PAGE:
Small Budgets Compel Creative Cyber Solutions, Estonia Official Shares
Small nation-state budgets aren’t always such a bad thing, offered Ingvar Parnamae, undersecretary for defense investments for the Estonian Ministry of Defense.
It forces leaders to make good choices—it is hoped.
The drawback, though, is that they are forced to chose between very important priorities and important ones, Parnamae shared on day one of the three-day NITEC 2016 premier cyber conference in Tallinn, Estonia. The conference, presented by the NATO Communication and Information (NCI) Agency and AFCEA Europe and organized in cooperation with the Estonian Ministry of Defense, runs June 7-9.
For small nations such as Estonia, with a total population of 1.3 million, leaders much chose extremely carefully—the wrong decision can leave unaffordable lasting consequences, he warned.
But minimal coffers compelled the defense ministry to get creative in its search for cyber solutions, Parnamae said, citing as an example the nation’s Cyber Defense League, made up of private sector volunteers who work on national defense goals.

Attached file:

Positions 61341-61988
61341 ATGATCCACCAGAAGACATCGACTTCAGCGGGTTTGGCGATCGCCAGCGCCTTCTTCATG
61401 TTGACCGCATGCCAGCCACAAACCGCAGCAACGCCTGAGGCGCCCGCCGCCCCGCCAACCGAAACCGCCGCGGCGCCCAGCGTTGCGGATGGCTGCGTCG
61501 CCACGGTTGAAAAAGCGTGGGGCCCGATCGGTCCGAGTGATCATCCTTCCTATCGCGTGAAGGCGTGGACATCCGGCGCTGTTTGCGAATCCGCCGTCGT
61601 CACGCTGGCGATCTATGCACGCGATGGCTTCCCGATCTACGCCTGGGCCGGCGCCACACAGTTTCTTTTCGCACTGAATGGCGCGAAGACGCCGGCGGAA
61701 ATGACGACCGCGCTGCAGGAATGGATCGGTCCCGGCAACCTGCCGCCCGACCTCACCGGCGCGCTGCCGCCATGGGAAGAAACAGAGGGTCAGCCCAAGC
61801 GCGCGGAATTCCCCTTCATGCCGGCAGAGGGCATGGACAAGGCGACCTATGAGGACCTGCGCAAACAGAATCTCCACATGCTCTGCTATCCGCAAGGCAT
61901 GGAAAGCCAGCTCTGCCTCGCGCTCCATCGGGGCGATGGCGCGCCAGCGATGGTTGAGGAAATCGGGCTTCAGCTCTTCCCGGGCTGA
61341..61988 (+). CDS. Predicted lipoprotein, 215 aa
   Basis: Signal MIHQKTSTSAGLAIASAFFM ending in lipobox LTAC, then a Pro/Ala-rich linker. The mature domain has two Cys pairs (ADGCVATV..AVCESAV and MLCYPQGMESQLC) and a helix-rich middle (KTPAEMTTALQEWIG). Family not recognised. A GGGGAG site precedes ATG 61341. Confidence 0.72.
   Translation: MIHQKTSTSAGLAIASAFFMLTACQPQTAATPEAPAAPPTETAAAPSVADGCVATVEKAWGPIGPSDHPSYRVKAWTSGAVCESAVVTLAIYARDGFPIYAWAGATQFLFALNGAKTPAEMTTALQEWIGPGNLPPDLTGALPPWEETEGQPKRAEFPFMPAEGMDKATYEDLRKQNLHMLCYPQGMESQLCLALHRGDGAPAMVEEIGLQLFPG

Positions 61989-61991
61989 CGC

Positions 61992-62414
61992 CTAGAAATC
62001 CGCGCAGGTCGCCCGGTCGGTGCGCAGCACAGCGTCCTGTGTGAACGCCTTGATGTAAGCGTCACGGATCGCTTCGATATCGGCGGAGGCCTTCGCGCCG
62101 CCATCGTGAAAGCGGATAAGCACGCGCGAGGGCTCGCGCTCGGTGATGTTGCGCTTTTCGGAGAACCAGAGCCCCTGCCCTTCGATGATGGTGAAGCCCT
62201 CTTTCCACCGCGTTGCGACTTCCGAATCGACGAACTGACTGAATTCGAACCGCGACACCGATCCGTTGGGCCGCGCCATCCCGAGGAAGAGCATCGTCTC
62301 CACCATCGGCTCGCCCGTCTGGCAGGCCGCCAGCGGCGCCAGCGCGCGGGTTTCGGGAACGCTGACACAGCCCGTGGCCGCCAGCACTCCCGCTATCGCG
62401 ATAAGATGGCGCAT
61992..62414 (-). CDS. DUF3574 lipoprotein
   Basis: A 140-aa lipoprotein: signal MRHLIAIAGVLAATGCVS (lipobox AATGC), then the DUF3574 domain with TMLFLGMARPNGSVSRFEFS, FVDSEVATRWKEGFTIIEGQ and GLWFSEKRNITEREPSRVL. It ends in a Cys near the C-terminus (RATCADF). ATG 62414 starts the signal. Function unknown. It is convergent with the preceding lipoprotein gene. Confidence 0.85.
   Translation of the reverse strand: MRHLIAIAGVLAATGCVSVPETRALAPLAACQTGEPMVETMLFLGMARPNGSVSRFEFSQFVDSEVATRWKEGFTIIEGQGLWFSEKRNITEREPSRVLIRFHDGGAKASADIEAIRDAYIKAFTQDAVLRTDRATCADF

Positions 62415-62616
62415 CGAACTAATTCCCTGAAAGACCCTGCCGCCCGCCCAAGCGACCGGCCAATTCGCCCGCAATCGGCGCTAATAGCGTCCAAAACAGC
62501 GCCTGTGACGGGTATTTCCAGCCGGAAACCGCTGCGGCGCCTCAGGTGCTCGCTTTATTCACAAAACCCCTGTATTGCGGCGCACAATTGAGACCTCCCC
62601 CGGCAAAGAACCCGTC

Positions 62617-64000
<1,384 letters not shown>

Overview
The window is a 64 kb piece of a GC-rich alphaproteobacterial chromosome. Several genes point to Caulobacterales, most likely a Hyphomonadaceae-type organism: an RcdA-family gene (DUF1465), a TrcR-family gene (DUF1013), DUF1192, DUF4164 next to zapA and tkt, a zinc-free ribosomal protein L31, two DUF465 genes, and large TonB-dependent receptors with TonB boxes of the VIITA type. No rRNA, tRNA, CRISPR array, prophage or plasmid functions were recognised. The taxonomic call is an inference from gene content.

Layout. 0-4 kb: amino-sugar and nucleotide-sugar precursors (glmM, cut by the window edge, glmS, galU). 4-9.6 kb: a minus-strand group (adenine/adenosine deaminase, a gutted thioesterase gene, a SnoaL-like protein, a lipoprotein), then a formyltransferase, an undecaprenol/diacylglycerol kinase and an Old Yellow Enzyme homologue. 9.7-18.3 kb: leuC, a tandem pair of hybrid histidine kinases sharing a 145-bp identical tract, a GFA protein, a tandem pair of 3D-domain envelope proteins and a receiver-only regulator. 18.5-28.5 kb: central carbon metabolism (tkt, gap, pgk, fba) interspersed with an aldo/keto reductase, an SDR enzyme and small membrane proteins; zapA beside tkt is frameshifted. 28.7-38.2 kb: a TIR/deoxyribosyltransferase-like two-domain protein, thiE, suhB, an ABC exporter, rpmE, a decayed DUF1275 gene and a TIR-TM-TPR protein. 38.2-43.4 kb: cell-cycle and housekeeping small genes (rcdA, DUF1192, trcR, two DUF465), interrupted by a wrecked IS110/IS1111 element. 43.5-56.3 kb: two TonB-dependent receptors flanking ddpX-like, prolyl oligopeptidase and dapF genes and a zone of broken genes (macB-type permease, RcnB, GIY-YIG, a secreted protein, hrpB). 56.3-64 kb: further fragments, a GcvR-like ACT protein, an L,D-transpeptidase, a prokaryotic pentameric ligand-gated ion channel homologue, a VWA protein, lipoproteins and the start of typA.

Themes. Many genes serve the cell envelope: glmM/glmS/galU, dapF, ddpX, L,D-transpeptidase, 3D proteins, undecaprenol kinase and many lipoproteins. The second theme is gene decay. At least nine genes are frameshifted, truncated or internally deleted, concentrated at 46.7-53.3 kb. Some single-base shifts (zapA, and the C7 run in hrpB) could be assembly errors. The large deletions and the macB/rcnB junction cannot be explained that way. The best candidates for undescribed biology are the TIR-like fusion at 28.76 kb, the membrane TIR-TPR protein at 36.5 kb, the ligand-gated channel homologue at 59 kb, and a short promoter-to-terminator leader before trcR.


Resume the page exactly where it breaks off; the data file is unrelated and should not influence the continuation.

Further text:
In Estonia, military priorities go beyond cyber-based needs. The want-list includes infantry fighting vehicles, anti-tank missiles, command and control and information technology equipment, early warning systems, air base equipment and equipment for individual soldiers, to name a few.
When the Soviet Union pulled out of Estonia in 1994, the government took everything with it, including swiping window frames from some barracks, Parnamae quipped. The dilemma did produce a silver lining: no legacy systems that today would require upgrades.
Though a national leader in cyber defense, the Baltic nation faces a number of key challenges, from mounting defense procurement needs to having limited personnel to carry out tasks.
That said, Estonia’s defense ministry is a big builder and constructor and the second largest real-estate manager among the ministries, holding about 20 percent of government-owned real estate, Parnamae said.